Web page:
Behind a rise in home inspections

Home inspections might seem like an annoyance. They aren't required by law, cost a few hundred dollars, and require letting someone skulk through your potential new house for up to three hours, examining everything from pipes to pumps.

Still, a significant number of buyers and homeowners now opt for the service.

More than 77 percent of all home-sales transactions in 2000 - about 4.9 million overall - included a full inspection, according to a new study by The American Society of Home Inspectors (ASHI) and the National Association of Realtors (NAR). Though the study was a first, that number likely represents an increase in buyers electing to have inspections, says Adorna Carroll, an NAR spokeswoman. Ms. Carroll attributes the trend to a rise of "buyer representatives" nationwide, and says realtors who position themselves as such typically recommend complete home inspections.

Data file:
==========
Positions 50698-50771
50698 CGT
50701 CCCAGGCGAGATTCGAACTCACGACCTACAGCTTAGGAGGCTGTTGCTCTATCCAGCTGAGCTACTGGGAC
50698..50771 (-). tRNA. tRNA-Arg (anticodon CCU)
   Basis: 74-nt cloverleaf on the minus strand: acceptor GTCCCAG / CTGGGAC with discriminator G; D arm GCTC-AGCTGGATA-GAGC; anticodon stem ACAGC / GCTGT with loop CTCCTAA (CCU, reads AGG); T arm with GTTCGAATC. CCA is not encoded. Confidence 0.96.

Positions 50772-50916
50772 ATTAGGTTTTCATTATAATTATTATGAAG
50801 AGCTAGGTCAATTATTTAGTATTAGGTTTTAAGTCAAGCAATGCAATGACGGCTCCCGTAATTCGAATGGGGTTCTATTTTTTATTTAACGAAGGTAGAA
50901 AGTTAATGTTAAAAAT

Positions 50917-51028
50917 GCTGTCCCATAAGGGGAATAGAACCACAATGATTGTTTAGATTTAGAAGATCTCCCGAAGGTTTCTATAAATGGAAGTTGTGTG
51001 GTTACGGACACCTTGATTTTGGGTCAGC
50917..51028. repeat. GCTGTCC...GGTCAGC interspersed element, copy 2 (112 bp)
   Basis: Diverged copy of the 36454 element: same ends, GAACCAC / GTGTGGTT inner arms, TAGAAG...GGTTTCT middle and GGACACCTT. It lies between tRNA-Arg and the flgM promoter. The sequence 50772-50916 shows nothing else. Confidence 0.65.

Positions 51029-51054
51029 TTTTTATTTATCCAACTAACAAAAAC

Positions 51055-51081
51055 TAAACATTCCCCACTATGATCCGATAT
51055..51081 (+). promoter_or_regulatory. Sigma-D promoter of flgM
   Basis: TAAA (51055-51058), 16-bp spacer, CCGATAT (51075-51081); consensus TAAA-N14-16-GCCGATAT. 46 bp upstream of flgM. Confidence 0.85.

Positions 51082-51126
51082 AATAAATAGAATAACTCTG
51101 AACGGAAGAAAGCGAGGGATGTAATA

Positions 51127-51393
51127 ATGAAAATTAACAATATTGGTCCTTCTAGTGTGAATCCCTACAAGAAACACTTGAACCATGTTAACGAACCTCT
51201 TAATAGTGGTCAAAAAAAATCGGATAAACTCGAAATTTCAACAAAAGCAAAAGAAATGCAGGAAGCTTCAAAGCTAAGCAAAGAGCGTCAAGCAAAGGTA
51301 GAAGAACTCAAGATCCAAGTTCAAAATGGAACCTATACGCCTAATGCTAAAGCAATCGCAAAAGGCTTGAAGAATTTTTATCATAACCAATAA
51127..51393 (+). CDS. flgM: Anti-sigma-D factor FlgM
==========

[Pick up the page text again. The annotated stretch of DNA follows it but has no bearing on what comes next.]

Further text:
The study also found:

* Regionally, the South led the nation, with 2 million home inspections in 2000, followed by the West, Midwest, and Northeast.

* Of 910,000 newly constructed homes in the United States last year, 375,100 were inspected.

* Of 5,114,000 existing single-family homes sold last year, 2,962,500 were inspected.

(c) Copyright 2001. The Christian Science Monitor

About these ads
Sponsored Content by LockerDome

We want to hear, did we miss an angle we should have covered? Should we come back to this topic? Or just give us a rating for this story. We want to hear from you.

Loading...

Loading...

Loading...

Save for later

Save
Cancel

Saved ( of items)

This item has been saved to read later from any device.
Access saved items through your user name at the top of the page.

View Saved Items

OK

Failed to save

You reached the limit of 20 saved items.
Please visit following link to manage you saved items.

View Saved Items

OK

Failed to save

You have already saved this item.

View Saved Items

OK